Why Nutrition?

School nutrition facilitates a child’s ability to learn and supports their promise of reaching the full potential as adults. Less than 50% of children who start school in Grade 1 in South Africa make it through Grade 12. Poor education drives the high unemployment rate, which is between 40% and 70% for those who have not completed high school.

Hunger, poverty and lack of access to effective education means that millions of caregivers are unable to provide for their children’s healthy development and education. Around 12 million children in South Africa live below the poverty line, and 4.4 million households in South Africa do not have frequent, reliable access to food.

A guaranteed meal served at school incentivizes impoverished caregivers to send their children to school. It enables children to develop, grow and learn in a safe and stimulating environment, and prepares them to receive a formal education. When a child stays in school, their ability to generate future income and build a livelihood is increased. Through interactions with teachers, fellow-students and food preparers, the child also stays connected, cared for and involved.

See references 2

Where we work

33%

of SA children under 6 live below the food poverty line

80%

of the poorest children have no access to educare

90%

of children in the poorest schools present as school unready in Grade One

50%

of children who start Grade One never finish school

Nutritional Deficiencies

Malnutrition means more than stunting, wasting or being underweight. It can mean obesity and micronutrient (such as vitamin and mineral) deficiencies as well.

Increasingly we are seeing food high in sugars, processed carbohydrates and fats, but low in micro-nutrients, becoming more affordable and available. The consumption of these ‘globalised’ foods among the poor is resulting in overweight and obesity occurring alongside stunting. Micronutrient deficiencies can occur in children who are not necessarily hungry, but whose diets are of low nutrient quality, or which lack dietary diversity. This is often referred to as a ‘hidden hunger’ and can have serious impacts on education and health by reducing children’s learning ability, impairing development, and reducing immunity.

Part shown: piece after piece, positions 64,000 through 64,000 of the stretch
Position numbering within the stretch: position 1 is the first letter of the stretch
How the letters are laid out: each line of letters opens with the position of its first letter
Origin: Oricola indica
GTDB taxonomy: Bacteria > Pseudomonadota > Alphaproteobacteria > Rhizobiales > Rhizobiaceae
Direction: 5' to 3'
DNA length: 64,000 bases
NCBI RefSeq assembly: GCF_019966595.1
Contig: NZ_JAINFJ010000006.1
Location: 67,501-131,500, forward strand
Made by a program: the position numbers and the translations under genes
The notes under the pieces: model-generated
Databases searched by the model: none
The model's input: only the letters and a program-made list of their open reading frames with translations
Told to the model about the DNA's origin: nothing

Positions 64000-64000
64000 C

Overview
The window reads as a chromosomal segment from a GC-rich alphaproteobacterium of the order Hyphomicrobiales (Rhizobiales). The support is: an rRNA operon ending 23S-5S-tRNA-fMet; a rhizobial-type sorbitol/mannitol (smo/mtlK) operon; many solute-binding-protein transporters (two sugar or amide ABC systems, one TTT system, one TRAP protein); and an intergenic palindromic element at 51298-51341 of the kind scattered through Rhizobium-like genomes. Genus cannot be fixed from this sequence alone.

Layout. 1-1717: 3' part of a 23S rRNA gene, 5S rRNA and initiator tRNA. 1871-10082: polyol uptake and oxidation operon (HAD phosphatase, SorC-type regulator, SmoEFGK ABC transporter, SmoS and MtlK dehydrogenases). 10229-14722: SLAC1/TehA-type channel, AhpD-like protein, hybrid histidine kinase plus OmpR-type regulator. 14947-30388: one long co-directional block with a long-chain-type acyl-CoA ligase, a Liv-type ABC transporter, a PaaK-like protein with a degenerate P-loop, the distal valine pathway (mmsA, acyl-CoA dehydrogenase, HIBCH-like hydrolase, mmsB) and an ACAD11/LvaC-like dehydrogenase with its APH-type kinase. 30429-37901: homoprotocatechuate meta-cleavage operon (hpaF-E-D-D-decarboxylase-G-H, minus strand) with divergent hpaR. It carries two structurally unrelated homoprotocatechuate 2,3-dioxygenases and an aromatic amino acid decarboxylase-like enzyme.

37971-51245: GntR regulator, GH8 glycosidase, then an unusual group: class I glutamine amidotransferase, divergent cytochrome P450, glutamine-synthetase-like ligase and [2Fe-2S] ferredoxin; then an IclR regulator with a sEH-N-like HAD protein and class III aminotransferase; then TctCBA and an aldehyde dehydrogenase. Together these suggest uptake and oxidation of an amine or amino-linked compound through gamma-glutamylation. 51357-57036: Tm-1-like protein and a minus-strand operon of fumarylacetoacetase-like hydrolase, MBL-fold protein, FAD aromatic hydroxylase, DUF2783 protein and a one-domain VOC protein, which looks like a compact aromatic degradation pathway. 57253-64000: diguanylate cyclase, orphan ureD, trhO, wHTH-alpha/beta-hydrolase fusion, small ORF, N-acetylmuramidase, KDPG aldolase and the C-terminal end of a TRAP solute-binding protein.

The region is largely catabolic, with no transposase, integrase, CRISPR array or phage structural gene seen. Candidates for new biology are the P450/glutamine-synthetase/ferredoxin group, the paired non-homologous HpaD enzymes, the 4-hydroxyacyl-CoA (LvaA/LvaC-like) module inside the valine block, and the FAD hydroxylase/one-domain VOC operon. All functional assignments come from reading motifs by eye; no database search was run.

Our programme is designed to offer a school meal high in protein and fortified with micronutrients to combat all aspects of malnutrition.

What's Included in the Lunchbox?

We provide a rotating menu of nutritionally fortified foods that are delicious and familiar to the children. Each meal provides the child with a wide range of macro and micro-nutrients, vitamins and minerals.

Biryani

Protein, Fibre, Folate, Magnesium, Zinc, Iron, B5, Carotenes, Vit A, K & C

Gravy Mix

Dehydrated Vegetables, Fibre, Iron, Retinol, Vit B2

Maize Meal

Riboflavin, Folate, Thiamine

Peanut Butter

Protein, Monounsaturated Fats, Vit B3, Arginine, Vit E, Magnesium, Iron, Resveratrol, Antioxidants

Porridge

Carbohydrates, Fibre, Manganese, Selenium

Rice & Lentils

Protein, Fibre, Folate, Magnesium, Iron, Amino Acids, Vitamin B5

Samp & Beans

Complex carbohydrates, Protein, Zinc, Iron

Soya Mince

Protein, Isoflavones, Phytate, Phytosterols, Omega 3 Fatty Acids

Vegetables

Schools are required to source locally available fresh vegetables to add to the menu three times weekly, providing additional vitamins, minerals, fibre, and carotenes

Vitamilk & Vitadrink

Protein, Potassium, Folic Acid, Zinc, Iron

Weekly Lunch Menu 2019

Monday

Rice & Lentils, Soya Mince, VitaMilk

Tuesday

Samp & Beans, Gravy, VitaDrink

Wednesday

Super Maize Meal, Soya Mince, VitaMilk

Thursday

Vegetable Biriyani, VitaDrink

Friday

Porridge or Peanut Butter Sandwiches, VitaMilk

Our menu has been externally reviewed by the Nutrition Information Centre at the University of Stellenbosch.